Color theory is a behemoth, involving optics, spectroscopy, human anatomy and physiology, psychology, art history and theory, philosophy, ethics, architecture theory, design, and many other applied sciences that all influence color theory. In this post, I will focus on how to use color in scientific figures, with a focus on keeping it colorblind-friendly (and pretty).
To increase contrast, it is good to use complementary colors, that is colors that oppose each other in the color wheel. But be careful to use it for highlighting and not everything!
But what about the colorblind? Chances that one of your reviewers is colorblind are high!
”In individuals of Northern European ancestry, as many as 8 percent of men and 0.5 percent of women experience the common form of red-green color blindness. If a submitted manuscript happens to go to three male reviewers of Northern European descent, the chance that at least one will be color blind is 22%!”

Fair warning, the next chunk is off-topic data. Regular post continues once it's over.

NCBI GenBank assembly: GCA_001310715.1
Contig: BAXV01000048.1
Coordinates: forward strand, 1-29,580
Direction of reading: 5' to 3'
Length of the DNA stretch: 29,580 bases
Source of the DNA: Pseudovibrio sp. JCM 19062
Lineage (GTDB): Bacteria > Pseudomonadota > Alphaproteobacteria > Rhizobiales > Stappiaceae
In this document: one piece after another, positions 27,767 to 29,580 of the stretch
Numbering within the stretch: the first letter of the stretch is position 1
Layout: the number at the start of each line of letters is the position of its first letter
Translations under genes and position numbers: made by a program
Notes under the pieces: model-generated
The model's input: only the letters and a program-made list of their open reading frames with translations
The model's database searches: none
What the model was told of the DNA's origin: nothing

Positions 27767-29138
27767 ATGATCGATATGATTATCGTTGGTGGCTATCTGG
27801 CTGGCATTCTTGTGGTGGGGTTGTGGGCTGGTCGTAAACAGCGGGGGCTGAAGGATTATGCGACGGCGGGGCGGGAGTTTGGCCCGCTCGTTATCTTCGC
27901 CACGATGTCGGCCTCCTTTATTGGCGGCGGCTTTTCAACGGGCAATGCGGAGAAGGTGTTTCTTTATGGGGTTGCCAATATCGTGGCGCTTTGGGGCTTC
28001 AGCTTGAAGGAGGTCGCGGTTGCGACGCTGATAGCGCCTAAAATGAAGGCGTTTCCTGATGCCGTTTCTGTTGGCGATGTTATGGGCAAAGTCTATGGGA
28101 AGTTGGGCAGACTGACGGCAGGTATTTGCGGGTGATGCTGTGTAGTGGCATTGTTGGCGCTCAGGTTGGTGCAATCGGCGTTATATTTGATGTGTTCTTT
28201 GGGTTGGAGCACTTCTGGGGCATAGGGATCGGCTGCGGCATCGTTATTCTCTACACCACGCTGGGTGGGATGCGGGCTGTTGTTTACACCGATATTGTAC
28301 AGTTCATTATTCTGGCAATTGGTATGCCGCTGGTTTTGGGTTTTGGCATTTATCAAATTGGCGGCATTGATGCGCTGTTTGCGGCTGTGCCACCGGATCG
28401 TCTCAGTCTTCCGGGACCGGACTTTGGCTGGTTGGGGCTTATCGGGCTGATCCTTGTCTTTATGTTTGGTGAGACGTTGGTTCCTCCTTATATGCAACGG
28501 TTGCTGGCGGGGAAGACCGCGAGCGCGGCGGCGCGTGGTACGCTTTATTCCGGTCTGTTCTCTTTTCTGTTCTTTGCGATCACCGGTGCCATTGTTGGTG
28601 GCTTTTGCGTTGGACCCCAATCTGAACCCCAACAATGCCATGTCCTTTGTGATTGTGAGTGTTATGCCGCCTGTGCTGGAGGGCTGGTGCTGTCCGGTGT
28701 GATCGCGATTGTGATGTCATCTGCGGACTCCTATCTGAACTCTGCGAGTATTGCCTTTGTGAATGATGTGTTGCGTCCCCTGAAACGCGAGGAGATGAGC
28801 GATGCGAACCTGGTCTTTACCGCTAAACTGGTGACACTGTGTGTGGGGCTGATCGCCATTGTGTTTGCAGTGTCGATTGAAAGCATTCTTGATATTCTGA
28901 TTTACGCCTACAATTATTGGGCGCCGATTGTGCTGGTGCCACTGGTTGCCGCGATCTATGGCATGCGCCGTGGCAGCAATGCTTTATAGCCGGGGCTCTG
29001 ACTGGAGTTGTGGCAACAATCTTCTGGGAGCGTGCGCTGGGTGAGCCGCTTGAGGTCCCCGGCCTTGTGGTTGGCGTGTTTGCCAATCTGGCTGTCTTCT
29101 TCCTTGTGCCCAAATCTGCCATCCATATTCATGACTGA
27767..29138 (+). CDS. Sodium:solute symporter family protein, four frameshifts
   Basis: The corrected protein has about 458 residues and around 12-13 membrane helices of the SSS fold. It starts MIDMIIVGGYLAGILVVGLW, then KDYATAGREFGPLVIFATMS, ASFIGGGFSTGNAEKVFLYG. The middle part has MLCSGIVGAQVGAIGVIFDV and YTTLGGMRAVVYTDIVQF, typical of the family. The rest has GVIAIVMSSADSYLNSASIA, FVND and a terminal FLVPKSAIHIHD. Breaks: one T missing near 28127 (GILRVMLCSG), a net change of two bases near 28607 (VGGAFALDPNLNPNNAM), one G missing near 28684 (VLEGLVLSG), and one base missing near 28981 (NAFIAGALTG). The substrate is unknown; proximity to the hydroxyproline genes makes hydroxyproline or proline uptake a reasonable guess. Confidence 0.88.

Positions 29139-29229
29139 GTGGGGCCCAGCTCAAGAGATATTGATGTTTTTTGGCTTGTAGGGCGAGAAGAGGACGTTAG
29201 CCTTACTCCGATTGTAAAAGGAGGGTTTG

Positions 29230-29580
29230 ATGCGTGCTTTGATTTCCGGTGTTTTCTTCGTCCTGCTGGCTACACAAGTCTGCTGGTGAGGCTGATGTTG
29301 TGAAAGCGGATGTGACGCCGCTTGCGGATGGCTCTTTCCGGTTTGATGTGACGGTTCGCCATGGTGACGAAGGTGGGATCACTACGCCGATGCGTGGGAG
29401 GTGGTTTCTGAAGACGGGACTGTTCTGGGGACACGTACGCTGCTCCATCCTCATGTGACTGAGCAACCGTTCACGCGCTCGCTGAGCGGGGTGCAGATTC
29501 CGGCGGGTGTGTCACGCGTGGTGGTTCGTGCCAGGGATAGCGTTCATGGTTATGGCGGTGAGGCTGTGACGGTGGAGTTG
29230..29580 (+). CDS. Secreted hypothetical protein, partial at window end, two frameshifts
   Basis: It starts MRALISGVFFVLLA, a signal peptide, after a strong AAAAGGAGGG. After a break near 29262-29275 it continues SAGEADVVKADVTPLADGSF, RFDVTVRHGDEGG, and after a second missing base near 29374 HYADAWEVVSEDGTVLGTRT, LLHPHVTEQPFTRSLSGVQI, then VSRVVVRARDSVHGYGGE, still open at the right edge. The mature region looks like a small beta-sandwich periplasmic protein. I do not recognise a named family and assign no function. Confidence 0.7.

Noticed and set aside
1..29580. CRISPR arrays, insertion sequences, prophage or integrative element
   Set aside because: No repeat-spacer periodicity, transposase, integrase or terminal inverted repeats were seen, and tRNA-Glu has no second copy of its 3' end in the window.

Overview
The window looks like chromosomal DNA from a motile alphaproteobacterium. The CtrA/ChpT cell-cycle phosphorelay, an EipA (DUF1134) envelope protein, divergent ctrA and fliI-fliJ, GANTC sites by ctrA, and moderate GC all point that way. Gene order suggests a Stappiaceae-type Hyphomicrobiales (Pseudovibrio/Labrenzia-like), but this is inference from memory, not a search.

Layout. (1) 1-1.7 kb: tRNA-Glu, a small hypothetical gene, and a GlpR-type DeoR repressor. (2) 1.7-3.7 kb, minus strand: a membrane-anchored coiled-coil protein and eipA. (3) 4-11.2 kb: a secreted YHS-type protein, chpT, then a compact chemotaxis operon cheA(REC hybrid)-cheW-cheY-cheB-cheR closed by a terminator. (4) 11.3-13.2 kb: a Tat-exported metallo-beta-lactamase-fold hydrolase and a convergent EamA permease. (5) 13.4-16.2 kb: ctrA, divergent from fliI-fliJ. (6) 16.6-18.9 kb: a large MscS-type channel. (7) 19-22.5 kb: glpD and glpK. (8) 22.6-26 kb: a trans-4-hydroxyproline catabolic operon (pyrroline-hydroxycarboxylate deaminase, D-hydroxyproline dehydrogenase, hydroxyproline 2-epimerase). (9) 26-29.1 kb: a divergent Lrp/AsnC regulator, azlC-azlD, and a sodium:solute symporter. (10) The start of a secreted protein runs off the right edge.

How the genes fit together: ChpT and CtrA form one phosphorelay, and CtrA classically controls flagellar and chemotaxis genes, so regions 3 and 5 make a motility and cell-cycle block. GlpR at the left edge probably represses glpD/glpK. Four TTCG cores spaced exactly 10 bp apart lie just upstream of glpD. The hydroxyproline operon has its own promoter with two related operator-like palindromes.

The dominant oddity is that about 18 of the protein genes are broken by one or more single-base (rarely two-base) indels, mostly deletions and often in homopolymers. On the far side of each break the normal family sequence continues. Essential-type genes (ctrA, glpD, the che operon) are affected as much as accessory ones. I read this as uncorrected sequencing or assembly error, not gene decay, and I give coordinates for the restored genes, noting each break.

It is important to represent your data in the best possible way, and this includes taking other people’s limitations into account. Choosing colors is part of clear presentation and can help get your data published.
This color scheme is suitable for colorblind reviewers: P and D indicate simulated colors as seen by individuals with protanopia and deuteranopia, respectively.
The following color wheel illustrates how to use these colors in complementary ways to increase or decrease the contrast.
It is a relatively small effort to adjust your colors, especially if you make your figures in Illustrator or Affinity Designer (highly recommend). Download the color palette files in Apple Color List (.clr) format.
To use these colors in your figures, here are the hex codes:
#CC79A7 #D55E00 #0072B2 #F0E442 #009E73 #56B4E9 #E69F00 #000000
I wish nice reviewer comments to everyone and maybe this tip can prevent some misunderstandings about your data!